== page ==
Commissioned by Jesse and Ruth Oser, good friends of Kahn and his wife, Esther, the house was built in a hillside forest of Montgomery County, while originally was designed for another place in Melrose Park.
One of the first housing Kahn, it is an important task that illustrates features that were subsequently developed further and would be more indicative of its aesthetics.
It was during the construction of the house Oser when Kahn was invited to partner with Ceorge Howe, in 1941, can work in public housing projects (later that same year, Osear Stonorov invited to join the society).
Formally, the Massif Oser rectangular of the house is clad in stone and any addition or subtraction to the massif is divided into horizontal wood cladding. With this simple gesture is achieved that changes in the areas of the massif of the building to be associated visually with different materials.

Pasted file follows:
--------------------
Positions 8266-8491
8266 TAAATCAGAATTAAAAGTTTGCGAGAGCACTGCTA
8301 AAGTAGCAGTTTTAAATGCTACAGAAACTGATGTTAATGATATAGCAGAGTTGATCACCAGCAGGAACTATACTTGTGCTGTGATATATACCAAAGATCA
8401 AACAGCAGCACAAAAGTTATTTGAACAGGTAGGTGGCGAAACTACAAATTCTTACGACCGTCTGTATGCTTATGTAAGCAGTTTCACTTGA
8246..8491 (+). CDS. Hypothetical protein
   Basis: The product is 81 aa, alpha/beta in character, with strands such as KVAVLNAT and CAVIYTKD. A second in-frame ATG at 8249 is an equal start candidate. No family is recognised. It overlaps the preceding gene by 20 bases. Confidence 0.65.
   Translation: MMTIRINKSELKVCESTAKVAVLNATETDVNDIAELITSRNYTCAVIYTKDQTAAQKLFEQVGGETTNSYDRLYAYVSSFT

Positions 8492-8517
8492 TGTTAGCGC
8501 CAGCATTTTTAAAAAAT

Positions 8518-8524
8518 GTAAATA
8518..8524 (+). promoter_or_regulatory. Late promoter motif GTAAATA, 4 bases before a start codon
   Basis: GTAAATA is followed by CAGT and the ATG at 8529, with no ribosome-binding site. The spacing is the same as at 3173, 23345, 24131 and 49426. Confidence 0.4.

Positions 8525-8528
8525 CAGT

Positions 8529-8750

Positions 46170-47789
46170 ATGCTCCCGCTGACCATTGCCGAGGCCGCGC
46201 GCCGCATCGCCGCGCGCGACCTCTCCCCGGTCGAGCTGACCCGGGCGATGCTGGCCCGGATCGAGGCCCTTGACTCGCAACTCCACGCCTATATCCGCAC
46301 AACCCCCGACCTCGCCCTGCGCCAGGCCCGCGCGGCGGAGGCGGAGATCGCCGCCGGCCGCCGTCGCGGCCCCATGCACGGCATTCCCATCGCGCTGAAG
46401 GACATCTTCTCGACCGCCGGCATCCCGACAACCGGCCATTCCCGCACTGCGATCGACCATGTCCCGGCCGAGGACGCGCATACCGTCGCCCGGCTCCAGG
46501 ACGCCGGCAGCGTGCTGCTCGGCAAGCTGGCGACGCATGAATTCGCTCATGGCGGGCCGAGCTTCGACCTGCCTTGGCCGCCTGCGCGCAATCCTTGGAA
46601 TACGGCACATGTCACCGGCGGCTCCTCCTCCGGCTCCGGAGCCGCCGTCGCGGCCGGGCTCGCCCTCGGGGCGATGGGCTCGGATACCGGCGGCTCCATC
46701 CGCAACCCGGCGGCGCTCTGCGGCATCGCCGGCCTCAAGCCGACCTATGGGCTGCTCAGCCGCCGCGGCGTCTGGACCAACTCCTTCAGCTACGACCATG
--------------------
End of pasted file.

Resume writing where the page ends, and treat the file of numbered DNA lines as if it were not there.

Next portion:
Howe was one of the largest veterans of architecture in the U.S. east coast and possessed a natural gift for identifying talented young designers who work with.
The influence of the aesthetics of Howe can be seen to some extent in the house Oser, specifically the type of windows and their willingness frontages on, as well as the use of stone on the exterior of the building. Howe had used these characteristics in 1934, in his design for a large farm called Shadows Square for William Stix Wasserman and his wife in Chestnut Hill (Pennsylvania).